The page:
Contemporary cruise ships built in the late 1980s and later showed characteristics of size and strength once reserved for ocean liners. Soon, megaships were being built for the mass cruising market, and were also the first to include a multi-story atrium with glass elevators. Also, where verandas were originally on a single deck, the expanded to all decks. Sometimes, there will be as many as six decks with hundreds of rooms, social spaces, dining/party halls and lots of outdoor areas. Back then…

The Type of Guests and Amenities: THEN

Vintage cruise customers included only the most famous and wealthy people on the planet. Royalty from all over the world and Hollywood celebrities were treated to a one of a kind, first class experience. The formal dinners and balls inspired glamorous wardrobe choices including gloves, heels and fancy hats for women, and swanky three-piece suits for men. A lot has changed…

Twitter – @BI_contributors

It’s hard to imagine that the people in this photo were enjoying essentially the same activity as cruise customers today. Currently, passengers wear flip flops and t shirts, which wouldn’t have been acceptable on vintage cruise ships. While modern cruise ships feature similar décor as before, the contrast between the style of the space and the kind of clientele has changed dramatically…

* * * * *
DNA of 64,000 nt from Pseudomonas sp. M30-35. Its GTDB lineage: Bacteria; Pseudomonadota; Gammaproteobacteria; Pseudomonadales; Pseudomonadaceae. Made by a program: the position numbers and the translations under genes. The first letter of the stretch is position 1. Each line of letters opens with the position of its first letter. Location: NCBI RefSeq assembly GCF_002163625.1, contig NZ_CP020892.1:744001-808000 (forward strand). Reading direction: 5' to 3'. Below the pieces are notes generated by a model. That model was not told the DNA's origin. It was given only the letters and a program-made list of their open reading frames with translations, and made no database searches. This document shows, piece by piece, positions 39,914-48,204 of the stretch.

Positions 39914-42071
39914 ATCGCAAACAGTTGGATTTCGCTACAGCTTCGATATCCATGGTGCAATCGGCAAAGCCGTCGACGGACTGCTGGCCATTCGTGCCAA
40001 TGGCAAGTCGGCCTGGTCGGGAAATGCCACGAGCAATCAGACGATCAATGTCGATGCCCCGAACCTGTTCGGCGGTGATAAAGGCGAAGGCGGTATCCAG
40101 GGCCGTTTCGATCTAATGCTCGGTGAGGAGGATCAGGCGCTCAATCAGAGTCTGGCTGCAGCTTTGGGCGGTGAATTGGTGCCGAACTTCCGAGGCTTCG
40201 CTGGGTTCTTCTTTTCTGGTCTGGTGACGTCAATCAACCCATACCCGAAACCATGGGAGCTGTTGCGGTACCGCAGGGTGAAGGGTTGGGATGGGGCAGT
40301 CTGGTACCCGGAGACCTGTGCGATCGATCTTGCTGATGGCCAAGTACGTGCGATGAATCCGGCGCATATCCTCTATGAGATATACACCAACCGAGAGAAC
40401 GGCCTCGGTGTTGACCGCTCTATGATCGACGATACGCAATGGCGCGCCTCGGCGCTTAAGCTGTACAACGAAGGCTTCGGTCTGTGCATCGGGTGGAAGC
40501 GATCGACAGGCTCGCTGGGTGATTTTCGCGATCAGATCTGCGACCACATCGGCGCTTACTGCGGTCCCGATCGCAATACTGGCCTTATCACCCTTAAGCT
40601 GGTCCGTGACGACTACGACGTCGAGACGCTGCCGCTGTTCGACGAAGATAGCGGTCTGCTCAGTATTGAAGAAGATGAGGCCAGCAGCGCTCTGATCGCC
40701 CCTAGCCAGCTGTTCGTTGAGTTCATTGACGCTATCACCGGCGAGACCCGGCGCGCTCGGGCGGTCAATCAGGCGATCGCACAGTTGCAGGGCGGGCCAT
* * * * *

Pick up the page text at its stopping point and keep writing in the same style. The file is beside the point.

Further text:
While safety was a major concern in early cruising, mainly due to constricted living spaces and poor working conditions, it has become much safer as ships were redesigned. The actual construction has helped, but the evolution of labour laws has really helped improve the lives of the staff. Today, these jobs are coveted and offer similar conditions to ones the vintage passengers enjoyed before. Although it’s much less exclusive and fancy, a more balanced experience amongst the staff and the crew has made cruising what it is today…